Fall out of the womb in California and it seems you're automatically entered for life in the world's largest, longest running, and most diversified car show competition. Amazingly, for a place that has earned the dubious right to be nicknamed the People's Republic of California, the automobile remains as much an ingrained part of West-Coast culture as hot tubs, personal trainers, and the word "dude." This is a place where automotive one-upmanship is basically a way of life, and it's gratifying to see that the simple Fox coupe can still compete in this perpetual metal beauty contest.
Shaun Graham was born into the Bay Area chapter of this statewide car club a mere couple dozen years ago but, by our count, this is already his fourth Fox Mustang, and none of the previous trio was left stock either. This '87 notchback, however, is his most serious effort to date. Ironically, Shaun's first real hands-on exposure to this whole car thing came while helping his dad-who owned an auto body shop in the San Francisco satellite of San Bruno-build up a '66 Chevelle at the tender age of 15, but it was his brother's '88 LX that soon saved him from any lasting Bowtie damage.
In another bit of irony, when Shaun went searching for the basis of what would become his California coupe project, he had to go all the way to Texas to find it. He discovered it online, and was attracted by the fact that the super-clean notchback was practically bone-stock, save for some Center-line rims. A major bonus was that the LX already wore the PPG custom two-stage blue/purple hue evident in our photos, a feature Shaun knew would be cool and show-worthy, even on the jaded left coast. He and a buddy flew to the Lone Star State, and drove it home.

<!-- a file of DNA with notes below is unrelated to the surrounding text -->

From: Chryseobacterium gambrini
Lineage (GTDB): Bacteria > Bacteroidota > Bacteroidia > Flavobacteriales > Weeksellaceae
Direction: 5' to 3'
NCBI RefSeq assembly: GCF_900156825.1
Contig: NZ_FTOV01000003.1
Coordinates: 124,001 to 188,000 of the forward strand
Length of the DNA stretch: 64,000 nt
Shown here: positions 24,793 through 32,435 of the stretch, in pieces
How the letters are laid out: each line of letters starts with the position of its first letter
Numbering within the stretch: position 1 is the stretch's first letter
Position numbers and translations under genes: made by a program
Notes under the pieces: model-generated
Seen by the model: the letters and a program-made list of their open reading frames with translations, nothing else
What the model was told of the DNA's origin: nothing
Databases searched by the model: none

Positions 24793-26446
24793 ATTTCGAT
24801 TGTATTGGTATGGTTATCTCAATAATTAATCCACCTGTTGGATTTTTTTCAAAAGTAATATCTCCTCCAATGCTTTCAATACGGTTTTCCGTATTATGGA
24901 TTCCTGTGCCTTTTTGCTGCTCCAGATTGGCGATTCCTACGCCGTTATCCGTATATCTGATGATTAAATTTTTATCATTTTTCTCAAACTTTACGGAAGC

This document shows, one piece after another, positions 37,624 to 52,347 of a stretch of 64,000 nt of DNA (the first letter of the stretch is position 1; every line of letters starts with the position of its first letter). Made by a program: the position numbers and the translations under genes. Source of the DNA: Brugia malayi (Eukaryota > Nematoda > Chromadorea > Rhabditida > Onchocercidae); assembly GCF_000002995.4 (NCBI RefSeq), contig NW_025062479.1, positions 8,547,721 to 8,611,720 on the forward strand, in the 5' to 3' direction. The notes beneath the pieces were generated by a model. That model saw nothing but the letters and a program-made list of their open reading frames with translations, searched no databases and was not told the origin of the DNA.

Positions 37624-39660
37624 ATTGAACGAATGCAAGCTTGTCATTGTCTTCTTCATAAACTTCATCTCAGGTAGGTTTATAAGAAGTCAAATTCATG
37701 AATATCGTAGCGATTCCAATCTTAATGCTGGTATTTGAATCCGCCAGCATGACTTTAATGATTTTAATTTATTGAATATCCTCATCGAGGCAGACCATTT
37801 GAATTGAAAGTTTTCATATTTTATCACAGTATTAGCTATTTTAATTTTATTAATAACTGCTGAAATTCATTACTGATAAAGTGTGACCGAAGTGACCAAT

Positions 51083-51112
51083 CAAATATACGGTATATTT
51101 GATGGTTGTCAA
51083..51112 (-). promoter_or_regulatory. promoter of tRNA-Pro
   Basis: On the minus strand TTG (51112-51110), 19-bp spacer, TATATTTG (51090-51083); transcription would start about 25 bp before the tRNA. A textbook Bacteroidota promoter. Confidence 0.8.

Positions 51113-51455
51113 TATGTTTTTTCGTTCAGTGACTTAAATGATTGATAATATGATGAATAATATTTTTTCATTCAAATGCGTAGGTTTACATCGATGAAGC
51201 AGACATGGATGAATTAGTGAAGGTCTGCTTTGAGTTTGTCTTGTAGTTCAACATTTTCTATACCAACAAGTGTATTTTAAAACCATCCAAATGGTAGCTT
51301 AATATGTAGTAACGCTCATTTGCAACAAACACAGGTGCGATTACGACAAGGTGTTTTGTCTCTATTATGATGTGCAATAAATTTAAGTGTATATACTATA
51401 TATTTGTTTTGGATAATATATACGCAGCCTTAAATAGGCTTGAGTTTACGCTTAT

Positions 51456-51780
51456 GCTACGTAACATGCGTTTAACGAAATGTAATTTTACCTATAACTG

For the first few months, Shaun simply enjoyed his new Mustang, adding a Kenne Bell blower and some other little stuff, but all the while plotting his grand makeover. One particular goal? "Everyone told me you can't fit 20-inch rims on a [Fox] Mustang," says Shaun. "I was determined to be one of the first in the Bay Area scene to have done it." The impetus to really commence the transformation came when, within a one-week span, the LX suffered a spun bearing (too much boost) and a busted throw-out bearing. So began three years of work.
Family and friends pitched in with the project, and it was brother Steve, working at Bayshore Racing Engines, who got the nod to pump up the weary 302 to 331 inches by way of a Scat 3.25-inch crank and 0.030-over JE forged slugs at 8.9:1 compression. Up top, AFR 185 heads were ported and matched to a polished Trick Flow intake pair. Inhaling through an Anderson Ford Motorsport Power Pipe, a Paxton Novi 2000 puts the combo under 13 pounds of boost and the result is 452 hp and 445 lb-ft of torque at the wheels.
Speaking of wheels, it was a multi-month bout of research followed by an FRPP five-lug conversion and scads of trial and error fittings that finally resulted in the ADR one-piece 20-inch blings, 8.5 inches wide at both ends. At the rear, Shaun added a 11/42-inch spacer to bring them right out to the wheelwell edges, though the wheelwell lips are not in any way modified, front or rear. The identical rims are used up front, with about a 11/48-inch spacer. Shaun left the plastic well liners off in front to show off his meticulously detailed AJE K-member and control arm setup with coilovers. The coupe is first and foremost a show car, and he admits he wouldn't have left those splashguards out if it were going to see much regular road duty. Though photo-graphed at normal driving height, Shaun cranks the coilovers down at the shows he frequents, and apparently to great effect, as he's brought home endless trophies. We can see why.